By Susan Cornwell
WASHINGTON, Aug 10 (Reuters) - U.S. Treasury Secretary Steven Mnuchin on Monday said the Trump administration and Congress could reach a coronavirus aid deal as soon as this week, but Democratic aides said the two sides have not spoken since talks collapsed last Friday.
With negotiations at a standstill, it was unclear whether Democrats and Republicans would be able to bridge their differences to provide relief to workers, businesses and local governments that have been devastated by the pandemic, which has killed at least 162,000 Americans.
Eviction protections and enhanced unemployment assistance both expired at the end of July, slashing aid for more than 30 million people.
President Donald Trump on Saturday signed executive orders and memorandums that aim to boost unemployment benefits, suspend evictions, student loan payments and payroll taxes.
Democrats say that will provide little immediate relief.
House of Representatives Speaker Nancy Pelosi and Senate Democratic Leader Chuck Schumer on Sunday said they were open to restarting talks. But there has been no contact since Friday between the administration and the Capitol Hill negotiators, Democratic aides said Monday morning.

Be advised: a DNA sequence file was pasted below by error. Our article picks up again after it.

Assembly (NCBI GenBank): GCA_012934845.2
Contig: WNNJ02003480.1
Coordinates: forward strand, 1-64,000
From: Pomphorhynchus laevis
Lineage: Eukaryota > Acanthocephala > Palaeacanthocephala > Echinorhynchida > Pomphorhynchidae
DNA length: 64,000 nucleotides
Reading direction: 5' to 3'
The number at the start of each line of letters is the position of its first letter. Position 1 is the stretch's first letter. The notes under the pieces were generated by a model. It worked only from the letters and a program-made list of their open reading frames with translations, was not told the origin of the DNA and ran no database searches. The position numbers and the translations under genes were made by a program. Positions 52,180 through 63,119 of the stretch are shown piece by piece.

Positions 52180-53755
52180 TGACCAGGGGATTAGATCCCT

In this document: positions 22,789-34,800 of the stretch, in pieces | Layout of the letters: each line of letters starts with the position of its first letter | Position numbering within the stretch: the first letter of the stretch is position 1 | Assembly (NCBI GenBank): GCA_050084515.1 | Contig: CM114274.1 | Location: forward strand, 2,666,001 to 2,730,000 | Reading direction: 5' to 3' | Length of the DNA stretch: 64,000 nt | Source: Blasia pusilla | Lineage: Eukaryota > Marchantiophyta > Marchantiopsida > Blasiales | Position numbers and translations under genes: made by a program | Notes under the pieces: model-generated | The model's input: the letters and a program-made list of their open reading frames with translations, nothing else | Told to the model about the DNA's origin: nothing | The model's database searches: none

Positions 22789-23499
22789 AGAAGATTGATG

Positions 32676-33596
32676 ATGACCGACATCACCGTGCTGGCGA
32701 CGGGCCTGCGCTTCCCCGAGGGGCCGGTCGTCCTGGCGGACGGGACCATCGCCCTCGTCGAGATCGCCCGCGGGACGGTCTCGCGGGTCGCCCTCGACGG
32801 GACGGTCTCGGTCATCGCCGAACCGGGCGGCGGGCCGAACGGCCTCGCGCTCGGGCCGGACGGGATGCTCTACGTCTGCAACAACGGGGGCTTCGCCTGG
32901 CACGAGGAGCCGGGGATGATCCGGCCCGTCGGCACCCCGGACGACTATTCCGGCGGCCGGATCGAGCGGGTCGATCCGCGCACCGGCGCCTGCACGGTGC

Democrats have passed a $3.4 trillion aid bill through the House, while Republicans countered with a $1 trillion package in the Senate. Both sides support money for schools and coronavirus testing, but remain at odds over enhanced unemployment benefits and aid for state and local governments. Senate Republicans want liability protections for businesses.
Mnuchin, in an interview on CNBC, said there was room for compromise but declined to say when talks could resume.
"I think they're willing to compromise," he said. "There is still a lot of things we need to do and that we've agreed on."
Trump, who has not participated in negotiations, said it was up to Pelosi and Schumer to reach out.
"They know my phone number," he wrote on Twitter. (Reporting by Susan Cornwell Additional reporting by Susan Heavey and David Lawder Editing by Andy Sullivan and Alistair Bell)